Tell us a little about yourself and your experience.
Well, I’m 25 years old. I live in Kansas City, Missouri and have lived in this area for over 20 years. I’ve spent my time photographing bands both from the pit and backstage. Some of the bands I’ve directly worked with are: Otherwise, Like a Storm, Gooding, and most recently, Drowning Pool. I also own Rockroll Magazine and have had that going for a little over a year now, writing about bands.
What drove you to choose your career path?
Well I’ve played guitar for close to a decade now, and have been in multiple local bands. After awhile I found myself burnt out on playing live shows. During that time away I was working a full time office job in the IT industry, and I happened upon a pawn shop in my neighborhood one day after work. I ended up finding what would end up becoming my first DSLR camera. The rest is history!
How did you go about getting your job? What kind of education and experience did you need?
I didn’t actually go to college after high school, as I was working full time jobs right out of high school along with playing in those local bar bands. I actually just researched, and spent days upon days teaching myself about photography. I taught myself everything I could that I felt I needed to know, and then I went out and started shooting. In my opinion, the best way for you to succeed in life is through life experiences. Education can only help give you a few of the tools needed, but you have to still know what to use each tool for and when.
What do you actually spend the majority of your time doing?
I spend the majority of my days on social media promoting my blog on coltcoan.com, always pushing for new jobs and photo projects, and creating content for the websites. If I had to create some fictional numbers, it’d be 90% of my work is creating online content and networking, while 10% is actually photographing people. It seems very disproportionate but it really isn’t. It’s just the nature of this business in 2016 and it requires adaptation on the artist’s part.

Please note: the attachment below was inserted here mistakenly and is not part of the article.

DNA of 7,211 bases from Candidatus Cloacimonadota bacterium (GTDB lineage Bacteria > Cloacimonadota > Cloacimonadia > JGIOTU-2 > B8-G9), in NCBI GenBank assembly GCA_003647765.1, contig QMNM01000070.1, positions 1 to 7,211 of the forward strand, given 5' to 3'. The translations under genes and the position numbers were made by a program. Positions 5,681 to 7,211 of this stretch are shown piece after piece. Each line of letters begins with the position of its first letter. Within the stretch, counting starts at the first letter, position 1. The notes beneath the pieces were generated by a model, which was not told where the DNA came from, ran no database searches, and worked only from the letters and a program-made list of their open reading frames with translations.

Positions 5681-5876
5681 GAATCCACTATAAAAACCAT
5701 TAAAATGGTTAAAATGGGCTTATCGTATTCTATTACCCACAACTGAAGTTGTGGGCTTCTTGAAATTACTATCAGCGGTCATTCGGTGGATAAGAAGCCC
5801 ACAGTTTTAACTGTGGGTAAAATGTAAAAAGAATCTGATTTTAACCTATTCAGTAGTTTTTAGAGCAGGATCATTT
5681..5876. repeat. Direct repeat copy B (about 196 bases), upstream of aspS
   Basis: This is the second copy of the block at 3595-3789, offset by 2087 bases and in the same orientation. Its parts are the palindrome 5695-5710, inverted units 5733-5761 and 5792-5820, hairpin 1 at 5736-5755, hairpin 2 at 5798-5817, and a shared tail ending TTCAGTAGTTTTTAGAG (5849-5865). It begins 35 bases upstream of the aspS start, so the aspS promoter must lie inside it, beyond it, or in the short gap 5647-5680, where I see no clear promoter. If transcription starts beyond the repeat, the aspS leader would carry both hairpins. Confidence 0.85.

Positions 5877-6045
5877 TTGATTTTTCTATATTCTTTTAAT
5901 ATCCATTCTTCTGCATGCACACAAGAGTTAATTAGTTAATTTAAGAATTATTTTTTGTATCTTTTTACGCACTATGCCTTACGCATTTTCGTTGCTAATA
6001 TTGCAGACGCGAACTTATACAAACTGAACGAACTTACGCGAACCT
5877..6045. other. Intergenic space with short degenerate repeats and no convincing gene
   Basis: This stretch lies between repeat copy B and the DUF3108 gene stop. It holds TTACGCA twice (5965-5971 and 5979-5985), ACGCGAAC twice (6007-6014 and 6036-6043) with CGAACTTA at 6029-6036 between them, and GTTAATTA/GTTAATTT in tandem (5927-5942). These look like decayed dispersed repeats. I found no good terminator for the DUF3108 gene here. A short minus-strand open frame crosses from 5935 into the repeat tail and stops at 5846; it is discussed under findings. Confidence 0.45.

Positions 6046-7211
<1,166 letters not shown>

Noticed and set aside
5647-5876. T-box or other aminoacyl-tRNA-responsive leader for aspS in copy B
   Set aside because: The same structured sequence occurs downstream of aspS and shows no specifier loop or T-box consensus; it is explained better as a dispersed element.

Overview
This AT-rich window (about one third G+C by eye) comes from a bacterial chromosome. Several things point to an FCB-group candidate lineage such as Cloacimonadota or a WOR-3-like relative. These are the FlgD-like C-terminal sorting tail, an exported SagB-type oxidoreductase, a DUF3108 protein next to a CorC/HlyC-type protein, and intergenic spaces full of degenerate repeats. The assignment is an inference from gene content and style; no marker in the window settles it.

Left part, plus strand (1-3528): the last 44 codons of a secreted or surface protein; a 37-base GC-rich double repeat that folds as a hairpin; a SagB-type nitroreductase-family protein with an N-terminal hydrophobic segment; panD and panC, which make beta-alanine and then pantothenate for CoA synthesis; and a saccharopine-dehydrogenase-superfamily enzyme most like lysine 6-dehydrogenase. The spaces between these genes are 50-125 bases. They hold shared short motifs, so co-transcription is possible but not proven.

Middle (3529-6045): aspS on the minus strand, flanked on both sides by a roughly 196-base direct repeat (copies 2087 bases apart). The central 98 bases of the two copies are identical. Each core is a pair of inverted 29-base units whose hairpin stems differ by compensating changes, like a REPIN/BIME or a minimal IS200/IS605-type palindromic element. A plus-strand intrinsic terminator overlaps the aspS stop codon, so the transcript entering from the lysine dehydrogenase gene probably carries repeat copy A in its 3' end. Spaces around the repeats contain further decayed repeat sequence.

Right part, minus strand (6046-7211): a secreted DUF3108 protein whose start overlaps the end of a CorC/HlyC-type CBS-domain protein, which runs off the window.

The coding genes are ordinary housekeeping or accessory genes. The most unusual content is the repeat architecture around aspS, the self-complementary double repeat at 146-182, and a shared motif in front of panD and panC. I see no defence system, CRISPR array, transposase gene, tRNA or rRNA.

What misconceptions do people often have about your job?
The two average assumptions are actually polar opposites, and they both are incorrect. The first is that a photographer just takes pictures all day and then edits those photos, somehow making ends meet. The second assumption is that photographers don’t do anything that earns an income, thus being lazy people. The business is very wacky in today’s age, but it can be very successful if you’re willing to evolve and multiple find sources of income that don’t rely on *just* taking photos, or *just* writing album reviews, or whatever it is you might do.
What are your average work hours?
It’s hard to say, as there will be weeks I’ll be out of town photographing for bands and that might go for 14-16 hours straight, or as little as a 4 hour stretch in a studio. The average day to day operation is probably from 10am-9pm with a few breaks in between. Outside of those hours, I’m relaxing, playing Playstation, or watching bad television.
What personal tips and shortcuts have made your job easier?